The Hidden Blade (2004/Palisades Tartan Blu-ray + DVD)
B-/C Sound: B/B- Extras: B Film: B+
Katagari is an honorable samurai, and a samurai must up hold the samurai code
and honor, but when it comes to friends, rivals and revolutions where does a
samurai's loyalty stand? By his lord or
by his friends? While new and western
(modern) ideas have challenged the traditional values, the lords fear these
ideas of change, symbolic of challenging their rule. While a lord may have a samurai's loyalty, but
a samurai's heart and spirit is his own.
his family has fallen over the years, he still sticks to his moral center, protects
the weak, his friends and those he cares about, but samurai should never rise
above his caste nor can associate with those below it, including his childhood
friend and love, Kie. When a coup d'état
fails and his friend/brother samurai on the opposite losing end, his loyal is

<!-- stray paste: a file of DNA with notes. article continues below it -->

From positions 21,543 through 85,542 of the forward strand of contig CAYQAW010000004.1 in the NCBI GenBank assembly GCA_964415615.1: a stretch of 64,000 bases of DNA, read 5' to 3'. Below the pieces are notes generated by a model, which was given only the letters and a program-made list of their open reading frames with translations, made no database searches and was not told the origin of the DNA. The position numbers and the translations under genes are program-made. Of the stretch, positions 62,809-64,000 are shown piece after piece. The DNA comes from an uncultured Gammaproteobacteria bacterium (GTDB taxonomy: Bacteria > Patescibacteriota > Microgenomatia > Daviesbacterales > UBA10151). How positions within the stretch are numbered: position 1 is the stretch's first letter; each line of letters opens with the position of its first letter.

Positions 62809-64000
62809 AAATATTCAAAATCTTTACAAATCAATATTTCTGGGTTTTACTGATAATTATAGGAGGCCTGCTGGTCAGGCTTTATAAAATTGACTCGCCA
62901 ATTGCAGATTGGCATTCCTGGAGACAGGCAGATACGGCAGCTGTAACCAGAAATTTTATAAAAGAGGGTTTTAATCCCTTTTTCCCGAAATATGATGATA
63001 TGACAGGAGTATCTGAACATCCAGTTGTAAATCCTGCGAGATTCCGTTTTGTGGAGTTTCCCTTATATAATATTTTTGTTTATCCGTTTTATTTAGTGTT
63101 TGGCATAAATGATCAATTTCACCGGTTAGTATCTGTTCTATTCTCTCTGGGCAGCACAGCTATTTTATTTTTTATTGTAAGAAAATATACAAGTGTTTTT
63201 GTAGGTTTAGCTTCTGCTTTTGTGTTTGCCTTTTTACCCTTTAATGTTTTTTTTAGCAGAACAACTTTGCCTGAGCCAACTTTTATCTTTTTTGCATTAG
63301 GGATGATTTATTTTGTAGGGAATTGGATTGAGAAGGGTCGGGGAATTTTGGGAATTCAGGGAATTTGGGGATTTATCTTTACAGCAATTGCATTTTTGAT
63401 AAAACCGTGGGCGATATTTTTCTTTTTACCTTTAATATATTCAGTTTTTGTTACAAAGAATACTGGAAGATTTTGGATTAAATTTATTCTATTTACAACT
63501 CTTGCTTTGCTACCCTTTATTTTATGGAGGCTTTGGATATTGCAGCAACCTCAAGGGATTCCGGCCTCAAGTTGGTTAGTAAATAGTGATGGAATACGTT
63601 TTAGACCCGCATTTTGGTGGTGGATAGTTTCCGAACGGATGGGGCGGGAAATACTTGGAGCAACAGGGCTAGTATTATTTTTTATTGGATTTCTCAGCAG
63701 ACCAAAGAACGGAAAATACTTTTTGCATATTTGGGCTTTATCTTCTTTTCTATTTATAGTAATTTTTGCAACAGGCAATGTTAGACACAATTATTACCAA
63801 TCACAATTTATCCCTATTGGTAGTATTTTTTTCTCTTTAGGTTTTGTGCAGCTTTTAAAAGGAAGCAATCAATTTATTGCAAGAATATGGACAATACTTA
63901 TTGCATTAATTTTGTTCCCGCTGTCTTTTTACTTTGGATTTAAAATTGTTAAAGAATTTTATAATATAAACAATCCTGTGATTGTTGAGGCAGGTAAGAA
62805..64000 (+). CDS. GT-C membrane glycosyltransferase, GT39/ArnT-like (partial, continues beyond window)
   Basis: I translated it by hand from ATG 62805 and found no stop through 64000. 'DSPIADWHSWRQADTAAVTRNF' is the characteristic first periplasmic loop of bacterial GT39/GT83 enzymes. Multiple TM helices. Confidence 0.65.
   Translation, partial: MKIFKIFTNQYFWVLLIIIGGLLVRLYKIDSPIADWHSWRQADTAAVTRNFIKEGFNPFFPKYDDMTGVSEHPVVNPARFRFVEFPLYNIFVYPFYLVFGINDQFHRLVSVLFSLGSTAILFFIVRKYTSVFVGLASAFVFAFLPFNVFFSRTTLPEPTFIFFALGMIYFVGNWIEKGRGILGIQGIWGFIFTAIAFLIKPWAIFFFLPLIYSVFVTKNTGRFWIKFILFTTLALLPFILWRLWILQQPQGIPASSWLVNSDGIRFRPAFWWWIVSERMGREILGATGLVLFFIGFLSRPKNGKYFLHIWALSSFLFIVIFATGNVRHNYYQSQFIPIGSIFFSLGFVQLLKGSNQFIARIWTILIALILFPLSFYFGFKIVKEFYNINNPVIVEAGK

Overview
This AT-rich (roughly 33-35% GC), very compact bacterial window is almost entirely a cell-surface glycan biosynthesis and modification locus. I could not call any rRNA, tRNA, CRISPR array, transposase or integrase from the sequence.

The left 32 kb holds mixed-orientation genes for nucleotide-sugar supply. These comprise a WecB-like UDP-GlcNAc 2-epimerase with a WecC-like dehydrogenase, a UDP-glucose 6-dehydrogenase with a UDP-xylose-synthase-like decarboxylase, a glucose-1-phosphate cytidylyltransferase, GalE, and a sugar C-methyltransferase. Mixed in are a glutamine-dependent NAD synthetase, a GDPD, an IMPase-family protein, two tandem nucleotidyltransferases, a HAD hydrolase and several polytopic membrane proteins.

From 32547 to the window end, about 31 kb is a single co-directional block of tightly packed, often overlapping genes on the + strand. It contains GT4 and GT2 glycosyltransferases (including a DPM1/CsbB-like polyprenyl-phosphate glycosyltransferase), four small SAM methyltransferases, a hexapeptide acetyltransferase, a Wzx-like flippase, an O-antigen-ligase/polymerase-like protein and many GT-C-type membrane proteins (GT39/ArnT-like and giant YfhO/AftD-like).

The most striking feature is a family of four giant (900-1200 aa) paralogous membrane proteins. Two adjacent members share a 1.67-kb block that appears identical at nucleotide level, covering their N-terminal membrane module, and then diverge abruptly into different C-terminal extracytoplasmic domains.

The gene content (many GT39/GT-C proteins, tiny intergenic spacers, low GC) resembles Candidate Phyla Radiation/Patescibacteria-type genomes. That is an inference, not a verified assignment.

cleared defined to his lord and a samurai's only honorable death is found only
in battle or hari-kari (seppuku), but when a lord is not honorable a samurai's
code must decide if his lord is even worthy of his service, if not, a samurai
has a duty to rid of a dishonorable ruler, even if it IS his own lord.
you like samurai characters or not, this is not a bad film. A samurai is like a western knight (for those
not in the know), they serve a lord and have a code and honor to protect, but
like all rulers and government, there are a lot of rules and red tape, while a
samurai is trained for battle they must never lust for it, and while there is
peace it doesn't always mean there is fairness.
When a lord breaks his word, he is no longer above the law nor worthy of
35mm Fuji film
eight years ago, the 1080p 1.85 X 1 digital High Definition Blu-ray picture
looks if not great, but has some nice shots, while the anamorphically enhanced
DVD is much weaker. The DTS-HD MA
(Master Audio) 5.1 lossless mix is good for its age and is warm and rich
throughout, while the DVD’s lossy Dolby Digital 5.1 could be better and cannot
compete with the DTS. Extras include
behind the scenes footage, a director’s press conference, and trailers.
- Ricky Chiang